It's been a long time coming, this last day of the election campaign. And it's been a campaign that covered a lot of ground -- some good soil and some swamp. Tim Harper writes:
We went from debating budget bottom lines to a discussion which cut to the core of what it meant to be Canadian — the value of our citizenship, our history of welcoming the world’s neediest, our treatment of our neighbours, our place in the world, our accommodation to others with different customs and garb.
Some of the debate soared. Some of it headed straight to the ditch, sullied by a welt of lies and exaggerations meant to sow fear and appeal to our innermost darkness rather than challenging us to rise above the distractions and seek to become better Canadians.Niqabs, snitch lines and revoked citizenships really had no place in this campaign, but there they were, alongside brothels in the suburbs and “marijuana stores” beside schools.
Early on, it appeared we were heading for history with the potential election of Mulcair and the first NDP government in this country.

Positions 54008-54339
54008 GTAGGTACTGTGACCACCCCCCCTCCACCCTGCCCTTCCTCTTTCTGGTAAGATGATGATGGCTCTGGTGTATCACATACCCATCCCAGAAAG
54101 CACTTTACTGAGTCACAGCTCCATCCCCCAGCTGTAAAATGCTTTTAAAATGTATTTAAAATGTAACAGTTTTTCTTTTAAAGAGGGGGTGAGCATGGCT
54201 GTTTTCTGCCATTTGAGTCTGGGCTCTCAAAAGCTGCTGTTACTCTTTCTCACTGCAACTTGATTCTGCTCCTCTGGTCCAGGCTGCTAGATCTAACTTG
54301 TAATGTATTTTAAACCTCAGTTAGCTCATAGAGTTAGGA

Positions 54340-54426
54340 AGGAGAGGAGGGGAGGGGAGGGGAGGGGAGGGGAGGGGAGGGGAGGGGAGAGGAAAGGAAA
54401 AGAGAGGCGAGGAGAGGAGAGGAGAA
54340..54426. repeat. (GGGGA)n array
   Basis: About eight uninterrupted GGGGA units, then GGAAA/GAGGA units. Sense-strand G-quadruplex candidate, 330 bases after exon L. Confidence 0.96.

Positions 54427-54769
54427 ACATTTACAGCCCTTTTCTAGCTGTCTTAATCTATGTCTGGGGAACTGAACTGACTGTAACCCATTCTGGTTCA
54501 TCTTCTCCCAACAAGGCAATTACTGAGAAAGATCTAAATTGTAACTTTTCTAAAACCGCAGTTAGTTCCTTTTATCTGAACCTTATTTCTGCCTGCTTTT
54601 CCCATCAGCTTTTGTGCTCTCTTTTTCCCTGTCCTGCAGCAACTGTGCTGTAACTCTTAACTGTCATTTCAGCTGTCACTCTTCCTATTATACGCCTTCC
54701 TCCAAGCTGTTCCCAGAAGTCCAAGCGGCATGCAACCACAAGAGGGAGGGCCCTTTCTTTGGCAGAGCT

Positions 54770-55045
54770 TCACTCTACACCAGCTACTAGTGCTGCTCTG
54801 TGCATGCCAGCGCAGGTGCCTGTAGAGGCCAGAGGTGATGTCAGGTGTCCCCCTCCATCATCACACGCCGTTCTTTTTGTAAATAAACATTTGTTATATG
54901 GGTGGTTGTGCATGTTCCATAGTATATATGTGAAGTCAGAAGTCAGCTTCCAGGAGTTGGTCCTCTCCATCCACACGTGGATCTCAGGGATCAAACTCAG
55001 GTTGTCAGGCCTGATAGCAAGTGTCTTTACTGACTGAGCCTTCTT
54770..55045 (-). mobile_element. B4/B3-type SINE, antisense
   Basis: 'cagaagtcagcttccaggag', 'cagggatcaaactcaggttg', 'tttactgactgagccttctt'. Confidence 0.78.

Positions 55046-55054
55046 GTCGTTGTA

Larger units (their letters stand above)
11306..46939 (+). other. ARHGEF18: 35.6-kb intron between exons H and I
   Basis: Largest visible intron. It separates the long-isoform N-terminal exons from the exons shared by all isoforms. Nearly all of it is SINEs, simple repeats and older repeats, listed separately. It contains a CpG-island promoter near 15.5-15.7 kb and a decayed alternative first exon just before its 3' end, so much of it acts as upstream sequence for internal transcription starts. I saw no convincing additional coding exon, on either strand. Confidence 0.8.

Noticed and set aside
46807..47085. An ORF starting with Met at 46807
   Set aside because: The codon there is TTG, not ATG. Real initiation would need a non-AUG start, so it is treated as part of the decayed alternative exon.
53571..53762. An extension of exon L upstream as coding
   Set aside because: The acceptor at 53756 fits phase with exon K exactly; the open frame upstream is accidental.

What ever happens, today will make history:
If he wins, Trudeau will become the first offspring of a prime minister to win the job himself and he will have steered a party from third place at the dissolution of Parliament to victory for the first time in Canadian history.
If he loses Monday, Harper will be the first prime minister in 36 years to go from a majority of his making to conceding defeat on election night. The last? Trudeau’s father, Pierre Trudeau, in his 1979 defeat at the hands of Progressive Conservative Joe Clark.
Should Harper prevail, he will become the first Canadian leader to win four consecutive elections in more than a century, since Sir Wilfrid Laurier. He would have done it by defeating four different Liberal leaders.
This has been no ordinary election. It has made history.